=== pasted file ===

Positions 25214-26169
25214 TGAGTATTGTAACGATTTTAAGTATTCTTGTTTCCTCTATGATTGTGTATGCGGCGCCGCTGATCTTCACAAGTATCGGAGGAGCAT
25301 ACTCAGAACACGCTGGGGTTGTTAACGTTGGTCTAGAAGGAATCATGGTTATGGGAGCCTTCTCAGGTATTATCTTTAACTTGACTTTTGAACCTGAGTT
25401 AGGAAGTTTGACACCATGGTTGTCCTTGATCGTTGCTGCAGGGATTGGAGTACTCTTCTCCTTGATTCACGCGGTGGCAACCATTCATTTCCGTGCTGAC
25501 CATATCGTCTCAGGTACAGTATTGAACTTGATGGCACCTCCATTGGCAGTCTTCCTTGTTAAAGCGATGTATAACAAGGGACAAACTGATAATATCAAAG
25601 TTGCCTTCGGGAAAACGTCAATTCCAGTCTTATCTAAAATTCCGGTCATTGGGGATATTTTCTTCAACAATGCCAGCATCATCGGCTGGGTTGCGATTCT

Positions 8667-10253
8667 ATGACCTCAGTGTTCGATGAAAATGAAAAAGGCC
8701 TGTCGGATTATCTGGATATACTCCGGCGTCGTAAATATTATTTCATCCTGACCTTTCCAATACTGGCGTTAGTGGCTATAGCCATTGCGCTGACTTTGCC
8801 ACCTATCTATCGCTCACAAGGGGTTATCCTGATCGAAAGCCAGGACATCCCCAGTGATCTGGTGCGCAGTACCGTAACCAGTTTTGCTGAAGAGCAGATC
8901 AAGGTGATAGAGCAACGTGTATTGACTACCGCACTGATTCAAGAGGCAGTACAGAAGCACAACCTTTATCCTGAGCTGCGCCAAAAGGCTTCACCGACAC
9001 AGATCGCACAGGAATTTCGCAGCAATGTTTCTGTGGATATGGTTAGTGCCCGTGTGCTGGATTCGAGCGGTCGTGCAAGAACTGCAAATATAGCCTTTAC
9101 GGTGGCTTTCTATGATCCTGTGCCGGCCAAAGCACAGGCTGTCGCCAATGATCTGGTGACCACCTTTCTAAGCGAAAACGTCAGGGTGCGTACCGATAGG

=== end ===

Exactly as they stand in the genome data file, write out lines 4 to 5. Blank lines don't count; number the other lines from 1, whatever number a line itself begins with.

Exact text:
25401 AGGAAGTTTGACACCATGGTTGTCCTTGATCGTTGCTGCAGGGATTGGAGTACTCTTCTCCTTGATTCACGCGGTGGCAACCATTCATTTCCGTGCTGAC
25501 CATATCGTCTCAGGTACAGTATTGAACTTGATGGCACCTCCATTGGCAGTCTTCCTTGTTAAAGCGATGTATAACAAGGGACAAACTGATAATATCAAAG